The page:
While participants denoted as “true” and “strategic” impostors did not differ significantly with regard to their level of impostorism, so-called “true” impostors scored slightly higher. One may argue that this small difference accounted for the differences between the two clusters’ profiles. However, the differences were large – in fact, 6 of 8 (75%) effect sizes d were greater than 1. Arguing that these differences were due to the small differences in impostorism would suggest something like an “all or nothing” mechanism: if participants’ scores exceed a critical threshold, their psychological profile would change tremendously. Whether the dimensional view of impostorism dominating in the literature should be abandoned in favor of a typology of impostorism, as suggested decades ago (see Harvey, 1981), warrants further clarification. Also, future research with larger samples of professionals is desirable to further investigate the typology suggested here. Nonetheless, several features support the validity of our findings: first, the clusters differentiating between individuals with higher levels of impostorism were clearly separate, as they did not correlate or correlated negatively respectively. This feature lends support to the validity of our results, as the stability of clusters is dependent on the degree of overlap between clusters. If clusters are clearly separate, even sample sizes of 50 participants may yield stable results (Bacher et al., 2010, p. 303). Second, the findings were congruent with previous assumptions by Leary et al. (2000) who suggested that strategic impression management is a component inherent to impostorism. However, their analyses derived from student samples whereas we analyzed professionals who were successful in their jobs as defined by objective criteria like managerial responsibility. As professional success is a defining characteristic of impostorism, this feature lends additional support to the external validity of our results.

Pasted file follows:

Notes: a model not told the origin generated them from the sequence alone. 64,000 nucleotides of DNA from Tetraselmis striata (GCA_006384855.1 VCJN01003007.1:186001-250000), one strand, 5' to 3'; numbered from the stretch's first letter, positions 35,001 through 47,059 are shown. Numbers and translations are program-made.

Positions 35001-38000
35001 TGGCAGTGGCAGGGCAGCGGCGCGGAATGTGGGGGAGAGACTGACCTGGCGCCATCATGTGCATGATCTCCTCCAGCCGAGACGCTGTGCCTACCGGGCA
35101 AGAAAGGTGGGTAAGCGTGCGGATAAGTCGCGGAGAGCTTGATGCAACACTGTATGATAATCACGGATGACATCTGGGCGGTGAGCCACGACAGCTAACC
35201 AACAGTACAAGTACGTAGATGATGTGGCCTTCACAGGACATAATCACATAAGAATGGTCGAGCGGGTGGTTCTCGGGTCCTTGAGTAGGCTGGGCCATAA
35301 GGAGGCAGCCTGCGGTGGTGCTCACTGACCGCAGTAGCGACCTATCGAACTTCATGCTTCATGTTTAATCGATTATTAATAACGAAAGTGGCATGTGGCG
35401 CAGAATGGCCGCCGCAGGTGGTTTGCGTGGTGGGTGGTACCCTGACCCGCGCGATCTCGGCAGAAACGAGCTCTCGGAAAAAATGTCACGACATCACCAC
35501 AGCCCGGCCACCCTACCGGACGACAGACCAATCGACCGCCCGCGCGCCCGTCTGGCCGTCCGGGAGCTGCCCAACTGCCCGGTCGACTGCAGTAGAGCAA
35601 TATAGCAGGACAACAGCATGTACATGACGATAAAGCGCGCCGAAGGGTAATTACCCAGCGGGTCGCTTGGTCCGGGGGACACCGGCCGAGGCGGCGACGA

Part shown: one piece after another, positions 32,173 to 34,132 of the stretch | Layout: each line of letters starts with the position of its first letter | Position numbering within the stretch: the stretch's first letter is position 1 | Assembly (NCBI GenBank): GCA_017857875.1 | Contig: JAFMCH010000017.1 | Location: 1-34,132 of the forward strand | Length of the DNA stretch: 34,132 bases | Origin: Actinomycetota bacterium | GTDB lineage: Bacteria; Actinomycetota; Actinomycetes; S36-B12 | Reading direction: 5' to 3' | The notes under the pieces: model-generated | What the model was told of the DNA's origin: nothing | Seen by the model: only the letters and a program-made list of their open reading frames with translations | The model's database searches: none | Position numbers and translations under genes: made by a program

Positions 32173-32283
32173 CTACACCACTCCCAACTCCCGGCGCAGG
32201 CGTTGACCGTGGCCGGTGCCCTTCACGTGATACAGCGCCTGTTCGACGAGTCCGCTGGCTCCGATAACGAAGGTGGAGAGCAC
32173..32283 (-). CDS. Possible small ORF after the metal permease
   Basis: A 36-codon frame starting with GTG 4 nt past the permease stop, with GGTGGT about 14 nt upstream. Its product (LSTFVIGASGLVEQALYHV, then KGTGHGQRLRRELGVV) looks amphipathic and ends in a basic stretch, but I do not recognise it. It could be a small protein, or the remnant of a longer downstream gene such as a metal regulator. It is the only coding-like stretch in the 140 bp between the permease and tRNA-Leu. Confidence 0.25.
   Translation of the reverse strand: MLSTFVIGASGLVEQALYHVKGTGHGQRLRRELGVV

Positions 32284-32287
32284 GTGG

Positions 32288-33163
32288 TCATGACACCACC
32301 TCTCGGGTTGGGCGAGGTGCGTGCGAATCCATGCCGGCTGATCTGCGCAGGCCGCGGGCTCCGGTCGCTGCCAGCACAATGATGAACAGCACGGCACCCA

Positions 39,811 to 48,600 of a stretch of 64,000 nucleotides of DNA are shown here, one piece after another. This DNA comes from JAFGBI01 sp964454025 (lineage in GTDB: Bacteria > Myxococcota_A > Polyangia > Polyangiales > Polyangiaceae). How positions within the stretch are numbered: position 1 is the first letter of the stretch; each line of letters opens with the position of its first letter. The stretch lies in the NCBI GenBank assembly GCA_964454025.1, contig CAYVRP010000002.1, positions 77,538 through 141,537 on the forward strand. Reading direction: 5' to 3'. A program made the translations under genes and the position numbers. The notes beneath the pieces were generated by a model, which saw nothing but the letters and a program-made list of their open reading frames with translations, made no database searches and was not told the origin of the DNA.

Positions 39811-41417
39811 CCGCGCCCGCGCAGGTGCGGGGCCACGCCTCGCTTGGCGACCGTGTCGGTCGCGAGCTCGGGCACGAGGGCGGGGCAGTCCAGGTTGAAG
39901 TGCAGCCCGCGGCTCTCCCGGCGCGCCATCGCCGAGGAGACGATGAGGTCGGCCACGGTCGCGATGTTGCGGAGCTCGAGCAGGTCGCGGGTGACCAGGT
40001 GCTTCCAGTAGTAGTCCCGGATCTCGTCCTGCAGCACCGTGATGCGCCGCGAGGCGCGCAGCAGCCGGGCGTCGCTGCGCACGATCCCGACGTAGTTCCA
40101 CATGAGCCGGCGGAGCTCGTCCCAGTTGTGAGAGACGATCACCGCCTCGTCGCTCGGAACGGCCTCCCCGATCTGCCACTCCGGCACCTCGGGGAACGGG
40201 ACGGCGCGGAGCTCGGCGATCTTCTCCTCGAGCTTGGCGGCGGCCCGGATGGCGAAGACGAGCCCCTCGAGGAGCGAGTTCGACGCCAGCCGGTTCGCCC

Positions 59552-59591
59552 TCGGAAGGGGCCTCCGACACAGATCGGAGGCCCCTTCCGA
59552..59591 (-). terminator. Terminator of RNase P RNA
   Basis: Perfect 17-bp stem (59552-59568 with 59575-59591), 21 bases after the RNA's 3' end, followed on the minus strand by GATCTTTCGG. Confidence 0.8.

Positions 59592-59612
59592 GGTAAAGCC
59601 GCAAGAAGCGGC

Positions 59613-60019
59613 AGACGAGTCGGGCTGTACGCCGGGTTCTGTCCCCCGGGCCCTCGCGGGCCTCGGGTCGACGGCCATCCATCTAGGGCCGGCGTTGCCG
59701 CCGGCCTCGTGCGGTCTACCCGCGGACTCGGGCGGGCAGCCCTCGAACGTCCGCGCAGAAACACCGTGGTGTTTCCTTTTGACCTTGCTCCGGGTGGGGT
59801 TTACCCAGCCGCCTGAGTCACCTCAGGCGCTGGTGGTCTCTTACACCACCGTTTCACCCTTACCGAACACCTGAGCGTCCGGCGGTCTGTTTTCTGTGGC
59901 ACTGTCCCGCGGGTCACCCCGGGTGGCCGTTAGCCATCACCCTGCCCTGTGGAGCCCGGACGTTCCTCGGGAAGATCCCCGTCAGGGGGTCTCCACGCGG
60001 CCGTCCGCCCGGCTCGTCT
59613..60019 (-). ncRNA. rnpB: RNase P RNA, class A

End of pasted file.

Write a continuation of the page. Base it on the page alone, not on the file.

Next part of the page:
To sum up, persons with impostor self-concept form a heterogeneous group and the construct needs to be considered in a more differentiated way in future research. The results reported here suggest that, in about one half of the persons concerned, the impostor phenomenon constituted a form of self-presentation rather than actual self-perception. Therefore, the impostor self-concept cannot principally be viewed as a dysfunctional personality style related to strain and pervasively negative self-views, for some impostors lack the typical disadvantages associated with the self-concept. This distinction should be more carefully considered in further research and in the investigation of distinct professional and health-related consequences of the different types of impostorism.